Stock ownership is becoming more and more globalized. The latest fad - for the more sophisticated investor - involves shares of corporations or financial institutions in less-developed nations.

This is particularly true of shares of companies headquartered and operating in countries of the Western Hemisphere.

The dramatic turnaround in the economic and financial sectors of these Latin-Caribbean nations has been highlighted by a stoppage of capital flight. Numerous institutions and funds now feel that these equities offer real potential.

Homeward-Bound Flights

The money markets in Argentina, Brazil, Chile, Colombia, and Mexico have witnessed the return of locally owned money from banks in the advanced nations.

According to the Bank for International Settlements, deposits from Latin America at banks in the Group of 10 industrialized nations rose sharply from 1988 through March 1991.

Brazilian deposits alone increased 76%, to $23.8 billion. Argentine deposits doubled, to $21.2 billion, and Chilean deposits jumped 180%, to $9.8 billion.

The trend is now reversed: From March to September 1991, according to the report from the settlements agency, Brazilian deposits in the advanced nations' financial institutions went down by $200 million. Argentine-originated monies decreased by $500 million, and Chilean by $800 million. In short, Latin Americans are finding it attractive to invest in their own places.

Remaining Pitfalls

Mexico is leading the change: The settlements agency showed that Mexican deposits dropped by $1.9 billion, to $28.2 billion, from the end of 1987 to last September.

Many pitfalls remain for international investors seeking to purchase securities denominated in these Western Hemisphere currencies.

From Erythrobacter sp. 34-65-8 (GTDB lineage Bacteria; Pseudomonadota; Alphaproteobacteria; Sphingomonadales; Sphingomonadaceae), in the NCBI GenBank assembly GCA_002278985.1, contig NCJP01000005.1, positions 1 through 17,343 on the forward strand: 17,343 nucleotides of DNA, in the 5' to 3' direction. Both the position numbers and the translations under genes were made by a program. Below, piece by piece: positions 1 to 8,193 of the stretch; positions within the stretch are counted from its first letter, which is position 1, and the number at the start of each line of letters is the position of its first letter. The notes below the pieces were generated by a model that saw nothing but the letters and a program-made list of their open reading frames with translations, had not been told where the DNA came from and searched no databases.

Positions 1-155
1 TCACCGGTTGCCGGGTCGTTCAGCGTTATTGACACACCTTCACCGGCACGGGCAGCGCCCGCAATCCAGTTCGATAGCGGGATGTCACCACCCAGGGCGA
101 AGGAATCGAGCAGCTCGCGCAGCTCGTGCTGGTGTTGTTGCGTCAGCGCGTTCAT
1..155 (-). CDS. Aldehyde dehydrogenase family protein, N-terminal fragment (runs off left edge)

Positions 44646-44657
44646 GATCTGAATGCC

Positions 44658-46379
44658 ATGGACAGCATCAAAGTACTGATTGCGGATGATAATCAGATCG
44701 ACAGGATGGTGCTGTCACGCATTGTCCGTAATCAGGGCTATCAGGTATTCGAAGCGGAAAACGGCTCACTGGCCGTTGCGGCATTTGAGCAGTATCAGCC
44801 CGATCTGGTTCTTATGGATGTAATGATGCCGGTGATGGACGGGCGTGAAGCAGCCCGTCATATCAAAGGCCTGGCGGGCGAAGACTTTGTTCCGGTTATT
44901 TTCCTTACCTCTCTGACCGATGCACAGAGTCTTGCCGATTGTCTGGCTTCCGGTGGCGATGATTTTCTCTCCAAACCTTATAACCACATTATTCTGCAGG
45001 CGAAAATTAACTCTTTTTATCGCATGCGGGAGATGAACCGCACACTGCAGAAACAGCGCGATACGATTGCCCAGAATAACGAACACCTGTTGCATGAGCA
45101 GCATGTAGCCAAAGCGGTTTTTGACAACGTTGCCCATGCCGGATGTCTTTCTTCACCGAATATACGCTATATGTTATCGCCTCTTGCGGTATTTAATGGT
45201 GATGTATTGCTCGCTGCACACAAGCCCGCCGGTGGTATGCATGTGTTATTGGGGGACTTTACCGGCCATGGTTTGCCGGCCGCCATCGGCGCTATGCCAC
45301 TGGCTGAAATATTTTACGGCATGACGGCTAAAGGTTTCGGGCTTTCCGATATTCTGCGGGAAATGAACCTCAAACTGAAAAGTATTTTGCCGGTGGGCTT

Delivery of shares is slow, and accounting procedures are not necessarily up to international standards. Risks, both economic and political, are more pronounced.

Settlement problems and insider trading are rampant. Equally, nonbanking brokerage firms are not subject to capital adequacy requirements and disclosure.

Very significant is the lack of transparency of the individual markets. Trading is too thin. Broker solvency could be put to the test if the market were to decline quickly and dramatically.

But experts says these negative factors take a back seat when compared with the indicated and anticipated gains.

More than $40 billion in private capital flowed into Latin America in 1991, three times the inflow of the previous year. This represented the return of capital that had flown abroad in the '70s and '80s, according to the Inter-American Development Bank.

Most of the currencies of Western Hemisphere nations are fully convertible, since they are in the area where the dollar is readily available for cross-trading. But the variation in exchange rates is so pronounced that shares traded only over the counter are offered through American Depository Receipts - and thus calculated in U.S. dollars.

For the Strong of Heart

The sponsoring firms and the market makers feel they can supply sufficient data to allow analysis of the companies and their financial conditions. But buying Latin American or Caribbean shares takes strong nerves and - most important - patience.

Real impetus for selling and holding shares in these Western Hemisphere corporations requires the collection and dissemination of information compiled and structured according to international standards.

The investment community has not been very effective in gaining acceptance of basic requirements. Until this is systematically achieved, the trend toward acquisition of shares in emerging nations will be mainly a gambling experience rather than an intelligent, rewarding investment.

Extensive Opportunities

But the fact that influential Wall Street experts are looking seriously at these values holds promise of real progress.

Still needed are determined sponsors and market makers who will take the time and the effort to provide information and data as the basis for proper investment decisions.

The opportunities are extensive, since the generally excellent health of the Third World economies basically guarantees growth and stability. If privatization is indeed the goal of these nations, knowledgeable observers widely agree that international ownership of their companies' shares is a vital ingredient.

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